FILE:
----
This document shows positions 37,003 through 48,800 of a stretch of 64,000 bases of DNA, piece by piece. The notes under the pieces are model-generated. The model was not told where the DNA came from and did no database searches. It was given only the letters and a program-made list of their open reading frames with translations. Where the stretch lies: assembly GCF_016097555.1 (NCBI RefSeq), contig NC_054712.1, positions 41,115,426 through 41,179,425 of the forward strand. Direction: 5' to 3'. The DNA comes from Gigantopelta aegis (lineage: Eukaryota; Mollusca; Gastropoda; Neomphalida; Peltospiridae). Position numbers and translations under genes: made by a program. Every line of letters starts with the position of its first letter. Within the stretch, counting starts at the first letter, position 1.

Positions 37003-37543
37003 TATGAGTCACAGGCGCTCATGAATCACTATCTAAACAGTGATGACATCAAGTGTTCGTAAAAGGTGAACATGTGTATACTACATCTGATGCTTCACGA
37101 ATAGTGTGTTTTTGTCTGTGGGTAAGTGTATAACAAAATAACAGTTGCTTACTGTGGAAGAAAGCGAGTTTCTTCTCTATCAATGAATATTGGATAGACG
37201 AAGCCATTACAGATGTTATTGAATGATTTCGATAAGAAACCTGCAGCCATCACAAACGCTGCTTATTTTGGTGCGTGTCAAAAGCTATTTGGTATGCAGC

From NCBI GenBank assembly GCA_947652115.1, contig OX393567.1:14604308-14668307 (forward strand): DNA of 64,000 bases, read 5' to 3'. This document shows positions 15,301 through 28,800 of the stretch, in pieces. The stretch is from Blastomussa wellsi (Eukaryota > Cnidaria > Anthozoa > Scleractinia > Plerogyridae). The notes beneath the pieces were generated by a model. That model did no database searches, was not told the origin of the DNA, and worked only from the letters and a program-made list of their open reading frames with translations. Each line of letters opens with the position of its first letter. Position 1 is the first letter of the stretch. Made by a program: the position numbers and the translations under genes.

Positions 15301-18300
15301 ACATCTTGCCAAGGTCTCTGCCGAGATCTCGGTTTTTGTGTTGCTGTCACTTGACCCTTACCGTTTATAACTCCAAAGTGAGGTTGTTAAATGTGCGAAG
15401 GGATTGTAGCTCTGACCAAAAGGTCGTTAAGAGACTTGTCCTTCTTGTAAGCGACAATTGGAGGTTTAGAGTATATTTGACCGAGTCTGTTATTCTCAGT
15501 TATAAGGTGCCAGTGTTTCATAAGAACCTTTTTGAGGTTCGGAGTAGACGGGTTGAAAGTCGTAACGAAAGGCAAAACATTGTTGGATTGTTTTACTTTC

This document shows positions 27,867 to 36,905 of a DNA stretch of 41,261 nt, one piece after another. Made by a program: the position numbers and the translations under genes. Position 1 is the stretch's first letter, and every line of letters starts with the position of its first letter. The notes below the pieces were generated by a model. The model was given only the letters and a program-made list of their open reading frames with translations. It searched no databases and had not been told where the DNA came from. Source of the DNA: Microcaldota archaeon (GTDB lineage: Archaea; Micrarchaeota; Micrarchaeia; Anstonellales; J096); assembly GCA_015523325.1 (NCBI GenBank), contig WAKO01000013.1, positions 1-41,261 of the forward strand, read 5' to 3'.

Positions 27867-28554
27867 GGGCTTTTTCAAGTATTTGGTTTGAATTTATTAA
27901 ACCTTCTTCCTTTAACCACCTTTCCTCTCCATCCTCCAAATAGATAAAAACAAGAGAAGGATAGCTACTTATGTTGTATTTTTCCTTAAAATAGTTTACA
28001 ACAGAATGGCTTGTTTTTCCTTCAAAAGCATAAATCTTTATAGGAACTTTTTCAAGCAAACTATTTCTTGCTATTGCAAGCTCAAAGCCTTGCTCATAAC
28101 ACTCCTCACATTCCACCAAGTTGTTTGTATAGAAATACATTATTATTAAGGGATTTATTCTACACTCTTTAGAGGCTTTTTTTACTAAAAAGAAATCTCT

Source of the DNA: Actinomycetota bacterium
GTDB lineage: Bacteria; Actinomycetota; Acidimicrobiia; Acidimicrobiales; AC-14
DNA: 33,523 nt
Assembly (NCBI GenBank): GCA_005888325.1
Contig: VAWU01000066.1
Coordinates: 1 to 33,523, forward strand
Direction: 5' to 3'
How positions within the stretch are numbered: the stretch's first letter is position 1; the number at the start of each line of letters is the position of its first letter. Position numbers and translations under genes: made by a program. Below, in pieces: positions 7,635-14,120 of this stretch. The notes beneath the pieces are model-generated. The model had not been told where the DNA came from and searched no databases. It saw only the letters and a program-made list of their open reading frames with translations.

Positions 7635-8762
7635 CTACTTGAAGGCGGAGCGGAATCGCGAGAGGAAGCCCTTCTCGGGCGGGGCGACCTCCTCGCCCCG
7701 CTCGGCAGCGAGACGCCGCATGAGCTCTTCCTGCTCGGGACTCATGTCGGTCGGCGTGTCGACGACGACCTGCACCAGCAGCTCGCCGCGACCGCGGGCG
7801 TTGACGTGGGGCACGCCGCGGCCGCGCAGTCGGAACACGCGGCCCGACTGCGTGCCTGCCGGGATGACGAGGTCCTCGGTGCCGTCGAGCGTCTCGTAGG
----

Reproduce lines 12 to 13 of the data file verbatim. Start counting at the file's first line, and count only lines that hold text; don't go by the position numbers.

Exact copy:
Positions 27867-28554
27867 GGGCTTTTTCAAGTATTTGGTTTGAATTTATTAA